Digital Teaching Fellows (DiTF) Evaluation

During 2015-16, Bok Assessment evaluated the Digital Teaching Fellows (DiTF) program, which is run jointly through the FAS Academic Technology Group and the History Department. DiTFs are graduate student Teaching Fellows who receive specialized training and resources on the pedagogical and technological aspects required to incorporate digital media into humanities courses. DiTFs work closely with course faculty to integrate digital technology and design new assignments.

In order to assess the impact of the program on all stakeholders, we surveyed DiTFs from the past year, interviewed faculty who worked with DiTFs, and surveyed undergrads who took the modified courses about how well they thought the digital aspects of the courses impacted their learning. The goal of the evaluation was to identify the benefits to stakeholders and areas of improvement as the program becomes more established and makes plans to expand. The evaluation revealed an occasional disconnect between the introduction of digital technology into the classroom and student learning. In a couple of courses, students and DiTFs felt that the addition of more technology created more confusion than clarity and that the digital assignments might have been better as pen and paper assignments instead.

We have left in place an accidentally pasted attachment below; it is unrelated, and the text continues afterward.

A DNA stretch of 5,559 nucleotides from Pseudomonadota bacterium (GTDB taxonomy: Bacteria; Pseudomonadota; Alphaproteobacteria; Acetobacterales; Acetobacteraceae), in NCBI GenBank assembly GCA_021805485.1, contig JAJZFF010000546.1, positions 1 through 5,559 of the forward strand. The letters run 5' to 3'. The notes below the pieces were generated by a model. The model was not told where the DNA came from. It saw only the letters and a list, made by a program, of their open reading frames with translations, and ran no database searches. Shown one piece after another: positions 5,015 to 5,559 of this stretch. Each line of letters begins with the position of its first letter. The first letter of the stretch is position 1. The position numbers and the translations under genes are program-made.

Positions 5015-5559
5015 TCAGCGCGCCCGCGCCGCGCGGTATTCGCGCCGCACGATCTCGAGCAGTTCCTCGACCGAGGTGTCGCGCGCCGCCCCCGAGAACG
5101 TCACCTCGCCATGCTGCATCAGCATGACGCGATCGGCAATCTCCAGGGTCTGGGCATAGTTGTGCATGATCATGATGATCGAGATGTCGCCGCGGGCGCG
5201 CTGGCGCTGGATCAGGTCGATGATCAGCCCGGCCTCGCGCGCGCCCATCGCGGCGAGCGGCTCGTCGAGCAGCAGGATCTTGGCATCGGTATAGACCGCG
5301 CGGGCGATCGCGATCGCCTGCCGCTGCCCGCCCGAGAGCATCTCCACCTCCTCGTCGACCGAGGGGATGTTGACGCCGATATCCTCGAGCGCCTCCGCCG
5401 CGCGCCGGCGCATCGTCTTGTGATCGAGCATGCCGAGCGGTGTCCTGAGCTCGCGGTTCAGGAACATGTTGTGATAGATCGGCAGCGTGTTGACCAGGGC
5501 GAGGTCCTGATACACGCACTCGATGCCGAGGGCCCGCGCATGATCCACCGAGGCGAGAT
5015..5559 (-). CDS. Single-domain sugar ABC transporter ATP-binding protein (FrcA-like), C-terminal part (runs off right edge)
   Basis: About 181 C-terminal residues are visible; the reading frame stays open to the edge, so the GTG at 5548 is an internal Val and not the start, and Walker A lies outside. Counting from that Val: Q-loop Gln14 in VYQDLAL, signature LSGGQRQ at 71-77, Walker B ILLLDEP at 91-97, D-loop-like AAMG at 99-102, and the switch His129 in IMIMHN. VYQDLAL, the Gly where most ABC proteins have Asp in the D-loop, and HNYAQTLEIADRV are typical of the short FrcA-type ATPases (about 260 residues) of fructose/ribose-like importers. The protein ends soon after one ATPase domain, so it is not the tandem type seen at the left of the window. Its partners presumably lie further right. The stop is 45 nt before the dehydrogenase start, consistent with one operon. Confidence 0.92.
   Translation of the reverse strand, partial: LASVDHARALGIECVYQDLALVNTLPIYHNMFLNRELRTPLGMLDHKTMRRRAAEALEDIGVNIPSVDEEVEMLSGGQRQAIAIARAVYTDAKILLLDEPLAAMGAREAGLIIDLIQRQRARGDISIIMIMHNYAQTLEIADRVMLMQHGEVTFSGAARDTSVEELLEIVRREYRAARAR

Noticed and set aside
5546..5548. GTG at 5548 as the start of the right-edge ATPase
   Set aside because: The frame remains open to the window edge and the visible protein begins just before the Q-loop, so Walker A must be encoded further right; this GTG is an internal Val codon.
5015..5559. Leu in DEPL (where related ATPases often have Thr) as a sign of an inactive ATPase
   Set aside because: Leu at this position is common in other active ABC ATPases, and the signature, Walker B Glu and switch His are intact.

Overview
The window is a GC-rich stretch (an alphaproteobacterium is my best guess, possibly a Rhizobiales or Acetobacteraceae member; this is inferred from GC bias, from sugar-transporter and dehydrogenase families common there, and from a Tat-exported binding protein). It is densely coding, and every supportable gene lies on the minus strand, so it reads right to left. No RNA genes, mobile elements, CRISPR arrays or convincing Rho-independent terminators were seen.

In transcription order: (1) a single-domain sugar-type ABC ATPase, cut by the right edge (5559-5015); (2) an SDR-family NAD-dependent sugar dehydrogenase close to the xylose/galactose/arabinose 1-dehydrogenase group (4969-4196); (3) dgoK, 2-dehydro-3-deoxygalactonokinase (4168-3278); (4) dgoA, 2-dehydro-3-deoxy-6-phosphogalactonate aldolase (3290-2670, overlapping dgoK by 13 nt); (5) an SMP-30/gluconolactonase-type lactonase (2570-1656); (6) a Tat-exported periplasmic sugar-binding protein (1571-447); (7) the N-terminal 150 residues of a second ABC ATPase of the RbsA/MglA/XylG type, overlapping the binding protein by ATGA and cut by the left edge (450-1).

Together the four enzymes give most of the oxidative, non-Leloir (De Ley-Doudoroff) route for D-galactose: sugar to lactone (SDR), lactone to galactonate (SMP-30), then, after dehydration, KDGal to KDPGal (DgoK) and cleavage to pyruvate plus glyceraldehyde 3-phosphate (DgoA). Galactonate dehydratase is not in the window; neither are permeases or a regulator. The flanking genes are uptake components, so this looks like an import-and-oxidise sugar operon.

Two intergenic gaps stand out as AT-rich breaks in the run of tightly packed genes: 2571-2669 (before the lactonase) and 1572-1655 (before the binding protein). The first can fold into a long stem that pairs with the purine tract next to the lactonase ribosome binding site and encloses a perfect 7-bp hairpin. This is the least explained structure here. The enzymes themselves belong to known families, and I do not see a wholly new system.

However, when digital technology was used to supplement strong pedagogy, we found that undergrads, faculty, and DiTFs all felt very positively about the course and felt like the technology enhanced learning.


Underrepresented Minority (URM) Academic Pipeline Evaluation

We are working with the Harvard Graduate School of Arts and Sciences (GSAS) and a graduate student at the Graduate School of Education to conduct an evaluation of the pipeline of underrepresented minority (URM) graduate students into academia.  This evaluation will use a combination of graduate student surveys and in depth interviews with students from a variety of different departments in GSAS to assess whether URM students have different trajectories after completing graduate school than non-URM students. This evaluation will be used to advise GSAS on how to best support URM graduate students.